It appears to be important. We know it’s supposed to be important because Henry continues to come back to it, changing calculations and testing it again and again. Only, it’s not really that important. It’s not some hint concerning the structure of the film, or a consistent characteristic of our uber-practical child prodigy protagonist, or even all that necessary later in the story when it accidentally goes into motion.
The machine acts as a promise to the audience that is never kept, and in that way, becomes a perfect metaphor for “The Book of Henry.” By the time the closing credits roll, audiences realize “Henry” is simply an interesting and intricate setup that resorts to an underwhelming conclusion.
But keeping with the metaphor, sometimes the journey is more important than the destination. Is that the case with “Henry?”
As always, let’s talk about the highlights:
Susan Carpenter (Naomi Watts) is a single mom who loves playing video games and drinking with her friends. Her 11-year-old genius son, Henry, on the other hand, keeps life in order by paying the bills, protecting his younger brother (Jacob Tremblay) and making sure the household stays profanity free.
When Henry notices his neighbor, Christina (Maddie Ziegler), suffering at the hands of her abusive stepfather (Dean Norris), Henry begins detailing a plan to save Christina in his little red notebook. But when circumstances change for the Carpenter family, it’s Susan who is asked to carry out her son’s strategy and to do that she’ll need to follow every specific laid out in the Book of Henry.
There are so many cool ideas bouncing around “The Book of Henry” that it’s impossible to write it off as a totally misguided endeavor.
For example, making Susan the coming-of-age protagonist in an otherwise young adult story allows for a very different perspective on familiar material. Also, quiet moments like Henry’s little brother questioning his place in the family or Susan trying to help Henry see the sky, make for heartfelt diversions that go a long way in connecting audiences with the story’s characters. While the overall execution of “The Book of Henry” lets the final product down, there is a lot to love in this autumn-set adventure.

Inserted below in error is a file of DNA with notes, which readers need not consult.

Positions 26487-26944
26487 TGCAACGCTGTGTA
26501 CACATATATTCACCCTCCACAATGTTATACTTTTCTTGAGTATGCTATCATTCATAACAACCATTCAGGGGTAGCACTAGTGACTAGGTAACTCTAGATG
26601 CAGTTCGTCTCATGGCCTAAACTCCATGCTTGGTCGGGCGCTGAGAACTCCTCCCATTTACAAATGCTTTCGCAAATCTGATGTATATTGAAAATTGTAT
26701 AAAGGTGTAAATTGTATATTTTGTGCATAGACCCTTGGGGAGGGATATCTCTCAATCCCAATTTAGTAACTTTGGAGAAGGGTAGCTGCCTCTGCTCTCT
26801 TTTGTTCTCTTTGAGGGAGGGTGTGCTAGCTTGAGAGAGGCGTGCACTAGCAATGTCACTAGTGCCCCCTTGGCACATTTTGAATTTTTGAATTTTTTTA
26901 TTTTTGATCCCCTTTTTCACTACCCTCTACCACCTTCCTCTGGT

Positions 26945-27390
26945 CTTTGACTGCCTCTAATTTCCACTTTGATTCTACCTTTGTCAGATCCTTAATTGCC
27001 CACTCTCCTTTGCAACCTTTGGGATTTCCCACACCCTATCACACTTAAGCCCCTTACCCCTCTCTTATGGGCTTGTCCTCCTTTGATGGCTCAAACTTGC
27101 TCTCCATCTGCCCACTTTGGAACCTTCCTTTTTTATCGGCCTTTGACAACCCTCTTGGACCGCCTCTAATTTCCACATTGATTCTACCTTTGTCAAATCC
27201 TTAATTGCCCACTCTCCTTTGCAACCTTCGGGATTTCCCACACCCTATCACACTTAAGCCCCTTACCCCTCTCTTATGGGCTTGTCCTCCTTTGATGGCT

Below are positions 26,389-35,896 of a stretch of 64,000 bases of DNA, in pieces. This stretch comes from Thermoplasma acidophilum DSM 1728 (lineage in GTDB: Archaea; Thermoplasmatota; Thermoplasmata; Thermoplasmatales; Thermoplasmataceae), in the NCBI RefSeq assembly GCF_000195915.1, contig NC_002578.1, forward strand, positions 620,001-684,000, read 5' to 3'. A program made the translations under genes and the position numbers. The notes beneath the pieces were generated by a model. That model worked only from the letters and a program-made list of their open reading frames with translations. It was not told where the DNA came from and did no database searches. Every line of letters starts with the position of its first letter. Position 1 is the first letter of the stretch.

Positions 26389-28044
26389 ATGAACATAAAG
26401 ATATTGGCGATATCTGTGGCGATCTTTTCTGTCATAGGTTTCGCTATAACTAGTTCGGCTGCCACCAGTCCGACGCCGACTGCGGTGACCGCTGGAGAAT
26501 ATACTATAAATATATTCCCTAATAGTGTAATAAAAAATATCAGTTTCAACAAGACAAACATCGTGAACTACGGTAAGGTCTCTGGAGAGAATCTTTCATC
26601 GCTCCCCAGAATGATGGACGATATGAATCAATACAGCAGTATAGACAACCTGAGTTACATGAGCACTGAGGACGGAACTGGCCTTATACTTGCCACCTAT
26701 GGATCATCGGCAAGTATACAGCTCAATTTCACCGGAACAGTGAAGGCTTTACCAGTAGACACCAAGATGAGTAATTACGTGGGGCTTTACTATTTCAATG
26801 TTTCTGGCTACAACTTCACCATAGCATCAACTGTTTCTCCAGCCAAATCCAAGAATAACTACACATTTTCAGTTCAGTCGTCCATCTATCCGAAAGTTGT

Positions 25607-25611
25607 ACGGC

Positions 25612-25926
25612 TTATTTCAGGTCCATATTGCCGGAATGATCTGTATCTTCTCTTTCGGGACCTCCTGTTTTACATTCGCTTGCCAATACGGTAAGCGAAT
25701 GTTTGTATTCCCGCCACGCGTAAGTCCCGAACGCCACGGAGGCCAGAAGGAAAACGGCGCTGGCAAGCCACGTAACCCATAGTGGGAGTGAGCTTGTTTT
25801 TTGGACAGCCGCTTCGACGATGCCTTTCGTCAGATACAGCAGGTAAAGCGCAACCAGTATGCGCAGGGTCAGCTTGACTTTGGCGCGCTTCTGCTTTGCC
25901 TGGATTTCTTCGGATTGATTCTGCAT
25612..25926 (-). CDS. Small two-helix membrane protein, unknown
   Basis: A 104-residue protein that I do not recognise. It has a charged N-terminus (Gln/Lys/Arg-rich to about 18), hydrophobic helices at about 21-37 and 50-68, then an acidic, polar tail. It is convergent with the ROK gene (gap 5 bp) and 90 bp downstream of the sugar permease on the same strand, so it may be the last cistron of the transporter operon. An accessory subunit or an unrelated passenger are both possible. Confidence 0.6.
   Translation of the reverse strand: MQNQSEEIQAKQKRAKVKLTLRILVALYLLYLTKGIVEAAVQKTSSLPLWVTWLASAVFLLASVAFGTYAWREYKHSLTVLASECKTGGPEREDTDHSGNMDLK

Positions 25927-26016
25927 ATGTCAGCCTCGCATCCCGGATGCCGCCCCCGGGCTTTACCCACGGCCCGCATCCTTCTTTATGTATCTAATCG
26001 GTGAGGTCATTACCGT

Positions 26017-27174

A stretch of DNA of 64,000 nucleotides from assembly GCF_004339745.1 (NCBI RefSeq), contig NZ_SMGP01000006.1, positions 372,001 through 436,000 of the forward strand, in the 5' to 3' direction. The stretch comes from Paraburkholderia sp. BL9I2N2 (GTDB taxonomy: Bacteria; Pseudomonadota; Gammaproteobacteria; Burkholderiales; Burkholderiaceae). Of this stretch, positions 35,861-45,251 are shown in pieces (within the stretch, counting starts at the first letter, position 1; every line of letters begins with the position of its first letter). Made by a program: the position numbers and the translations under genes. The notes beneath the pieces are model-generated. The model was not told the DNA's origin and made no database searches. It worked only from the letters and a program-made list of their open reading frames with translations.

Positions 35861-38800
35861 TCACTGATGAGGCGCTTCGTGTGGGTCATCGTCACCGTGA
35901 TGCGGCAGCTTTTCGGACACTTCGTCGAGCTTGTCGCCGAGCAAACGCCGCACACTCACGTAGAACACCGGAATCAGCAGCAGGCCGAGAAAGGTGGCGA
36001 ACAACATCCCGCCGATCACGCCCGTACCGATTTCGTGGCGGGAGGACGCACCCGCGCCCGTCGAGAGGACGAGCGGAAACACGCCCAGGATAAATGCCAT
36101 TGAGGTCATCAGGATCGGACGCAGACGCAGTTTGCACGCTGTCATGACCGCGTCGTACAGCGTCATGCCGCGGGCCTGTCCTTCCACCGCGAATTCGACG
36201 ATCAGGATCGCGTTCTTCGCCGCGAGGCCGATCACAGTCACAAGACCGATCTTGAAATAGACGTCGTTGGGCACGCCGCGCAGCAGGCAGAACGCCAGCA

What starts out as a simple look at an adorable family ends with a man’s head in the crosshairs of a sniper rifle. To justify such a tonal shift in a two-hour movie would’ve taken a lot more than what “The Book of Henry” has to offer.
“Henry” flirts with some very dark material, mostly cutting away before a shocking moment, or hinting at themes like alcoholism without ever dealing with the gravity of such assumptions. In that way, “Henry” prevents itself from embracing its sweet nature while also being afraid to explore the burden it claims to be carrying. Problems like this suggest a great script was only a draft away, but since the first draft was reportedly written back in 1998, maybe there was no perfecting “The Book of Henry.”
The Rube Goldberg machine
“The Book of Henry” rests on the idea that Susan’s 11-year-old son is one of the smartest people on Earth. Susan trusts Henry enough to let him make every important decision in her life, and when he’s not acting as a financial parenting guru, he’s a part-time philosopher, neuroscientist, and inventing bodyguard with an overly developed sense of guardianship.
That’s why when Henry spends the first half of the movie detailing an elaborate plan to save his neighbor, the reveal of said plan seems especially simplistic. The audience is promised a long series of dominoes falling in perfect order to uncover a well-orchestrated outcome, but what they get is a straightforward assassination attempt. In many ways, the third act of the film doesn’t feel like it belongs to the same movie.
The cast in “The Book of Henry” is good enough to cover many of the story’s shortcomings, and the reasons to love the Carpenters might even save the movie for you. But at the end of the day, “Henry” can’t deliver on its promises, and the inconsistent tone set by director Colin Trevorrow undermines any of the project’s good intentions. “The Book of Henry” may be a worthwhile rental or streaming offering in a few months, but there’s not enough in Henry’s journal to justify theater prices.